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The Therapy Sessions
Thursday, July 17, 2003
 

Poor Misunderstood Blair!


The Inquirer trips over itself to tell us how misunderstood Blair Hornstine is:

The rejection undeniably gladdened many of Hornstine's detractors; some of her more hard-core critics couldn't wait to spread the word. She got what she deserved, they sniff, continuing to beat up on this teenager for having the audacity to sue the school district to preserve her status as sole valedictorian.

Gloating over this young person's setback is just plain small-minded.


Preserve her status as sole valedictorian?”

"Small minded?"

The rules were changed for Hornstine’s benefit. She was allowed to take classes at home, with private tutors, and she did not have to take the classes that her competitors did. Her tests were untimed and were taken privately.

The Weekly Standard described her advatages like this:

Blair "could take as many AP or Honors courses as she wanted to" because her home schooling eliminated scheduling conflicts--and the grades in these courses added extra points to her average. An A+ in an advanced placement course was worth 5.3 points. What's more, she had been medically excused from the gym course other students were required to take. The best a student could do in gym was an A+ worth 4.3 points, which would have dragged down her GPA. (School Superintendent) Kadri also believed that the home tutors did not grade as rigorously as some of the regular AP teachers.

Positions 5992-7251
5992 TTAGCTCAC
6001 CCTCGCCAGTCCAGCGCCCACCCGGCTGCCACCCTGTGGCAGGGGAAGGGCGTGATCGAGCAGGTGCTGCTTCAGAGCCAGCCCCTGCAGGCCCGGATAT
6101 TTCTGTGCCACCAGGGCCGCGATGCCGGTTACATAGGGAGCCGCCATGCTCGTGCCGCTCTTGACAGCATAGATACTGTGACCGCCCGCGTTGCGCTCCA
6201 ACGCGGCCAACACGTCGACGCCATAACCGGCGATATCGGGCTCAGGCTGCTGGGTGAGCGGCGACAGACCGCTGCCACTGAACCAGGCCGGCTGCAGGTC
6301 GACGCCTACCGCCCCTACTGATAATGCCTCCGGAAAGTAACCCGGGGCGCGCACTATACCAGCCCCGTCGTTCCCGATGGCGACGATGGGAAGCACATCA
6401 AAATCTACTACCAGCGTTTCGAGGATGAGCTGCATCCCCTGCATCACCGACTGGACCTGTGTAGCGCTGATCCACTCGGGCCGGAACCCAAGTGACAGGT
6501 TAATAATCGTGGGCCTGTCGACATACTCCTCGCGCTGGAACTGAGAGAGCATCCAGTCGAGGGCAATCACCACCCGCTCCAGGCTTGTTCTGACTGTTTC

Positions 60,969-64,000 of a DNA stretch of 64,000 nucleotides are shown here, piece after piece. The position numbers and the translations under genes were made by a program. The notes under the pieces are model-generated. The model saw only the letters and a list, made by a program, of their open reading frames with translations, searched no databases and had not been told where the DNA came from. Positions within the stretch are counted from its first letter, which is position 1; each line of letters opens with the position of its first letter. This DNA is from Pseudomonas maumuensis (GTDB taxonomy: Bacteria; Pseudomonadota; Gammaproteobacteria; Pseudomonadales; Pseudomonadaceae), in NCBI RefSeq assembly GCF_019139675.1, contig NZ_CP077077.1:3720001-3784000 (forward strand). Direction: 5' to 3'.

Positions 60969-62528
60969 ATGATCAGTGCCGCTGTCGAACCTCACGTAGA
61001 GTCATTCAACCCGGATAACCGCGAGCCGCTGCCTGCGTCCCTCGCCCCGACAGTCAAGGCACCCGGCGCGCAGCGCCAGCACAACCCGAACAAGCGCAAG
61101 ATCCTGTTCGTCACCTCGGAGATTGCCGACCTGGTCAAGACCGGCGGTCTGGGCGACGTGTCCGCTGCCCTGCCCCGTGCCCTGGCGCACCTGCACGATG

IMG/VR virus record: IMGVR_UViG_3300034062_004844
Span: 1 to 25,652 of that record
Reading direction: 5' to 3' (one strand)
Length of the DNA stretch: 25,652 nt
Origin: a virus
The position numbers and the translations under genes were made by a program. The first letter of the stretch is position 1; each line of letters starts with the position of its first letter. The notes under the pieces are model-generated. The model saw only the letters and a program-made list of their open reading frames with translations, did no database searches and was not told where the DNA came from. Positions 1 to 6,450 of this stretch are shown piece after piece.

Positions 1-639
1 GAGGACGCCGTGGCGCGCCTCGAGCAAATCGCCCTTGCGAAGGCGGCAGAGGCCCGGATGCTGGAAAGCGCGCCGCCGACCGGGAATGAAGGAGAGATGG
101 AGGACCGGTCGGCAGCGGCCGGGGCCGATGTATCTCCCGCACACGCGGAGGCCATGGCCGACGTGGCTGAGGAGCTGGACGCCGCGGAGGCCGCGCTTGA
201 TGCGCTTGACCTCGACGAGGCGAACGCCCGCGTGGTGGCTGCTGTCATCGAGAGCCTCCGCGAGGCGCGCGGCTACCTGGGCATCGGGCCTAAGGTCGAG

Her competitors took their tests in the distracting environment of the classroom and under the pressure of a ticking clock. While they were taking PE, Hornstine was taking extra AP courses to nudge her GPA higher.

Is it "small minded" to ask for a level playing field?

Her defenders argue that Hornstine was at a disadvantage because her immune disease. Maybe so. But every child from a broken home, and every child with parents that let him stay up late watching TV is at a disadvantage too. Shouldn't every "disadvantaged" student get the goalposts moved a little closer?

If you say "yes," aren't you just creating an incentive for every parent to get his child labeled "disabled?"

I have nothing against people in wheelchairs playing basketball. What I have a problem with are wheelchair basketball players demanding places on NBA teams and insisting that the rules change to give them an advantage.




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